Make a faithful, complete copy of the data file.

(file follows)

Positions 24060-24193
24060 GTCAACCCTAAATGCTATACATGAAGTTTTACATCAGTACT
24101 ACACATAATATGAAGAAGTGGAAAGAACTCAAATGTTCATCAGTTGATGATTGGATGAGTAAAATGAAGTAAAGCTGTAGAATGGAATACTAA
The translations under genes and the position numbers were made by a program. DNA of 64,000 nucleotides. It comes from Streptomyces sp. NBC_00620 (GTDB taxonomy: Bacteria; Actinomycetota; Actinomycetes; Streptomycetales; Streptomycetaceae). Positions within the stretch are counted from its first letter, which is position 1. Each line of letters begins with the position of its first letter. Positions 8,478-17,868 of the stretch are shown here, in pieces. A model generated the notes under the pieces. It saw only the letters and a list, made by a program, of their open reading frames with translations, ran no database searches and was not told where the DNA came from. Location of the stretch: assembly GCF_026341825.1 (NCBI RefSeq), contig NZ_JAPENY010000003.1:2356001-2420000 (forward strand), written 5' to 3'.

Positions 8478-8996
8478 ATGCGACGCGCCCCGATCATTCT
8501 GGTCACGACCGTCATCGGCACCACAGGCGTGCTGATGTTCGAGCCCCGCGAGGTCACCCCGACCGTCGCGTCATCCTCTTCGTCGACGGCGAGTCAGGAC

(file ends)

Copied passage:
Positions 24060-24193
24060 GTCAACCCTAAATGCTATACATGAAGTTTTACATCAGTACT
24101 ACACATAATATGAAGAAGTGGAAAGAACTCAAATGTTCATCAGTTGATGATTGGATGAGTAAAATGAAGTAAAGCTGTAGAATGGAATACTAA
The translations under genes and the position numbers were made by a program. DNA of 64,000 nucleotides. It comes from Streptomyces sp. NBC_00620 (GTDB taxonomy: Bacteria; Actinomycetota; Actinomycetes; Streptomycetales; Streptomycetaceae). Positions within the stretch are counted from its first letter, which is position 1. Each line of letters begins with the position of its first letter. Positions 8,478-17,868 of the stretch are shown here, in pieces. A model generated the notes under the pieces. It saw only the letters and a list, made by a program, of their open reading frames with translations, ran no database searches and was not told where the DNA came from. Location of the stretch: assembly GCF_026341825.1 (NCBI RefSeq), contig NZ_JAPENY010000003.1:2356001-2420000 (forward strand), written 5' to 3'.

Positions 8478-8996
8478 ATGCGACGCGCCCCGATCATTCT
8501 GGTCACGACCGTCATCGGCACCACAGGCGTGCTGATGTTCGAGCCCCGCGAGGTCACCCCGACCGTCGCGTCATCCTCTTCGTCGACGGCGAGTCAGGAC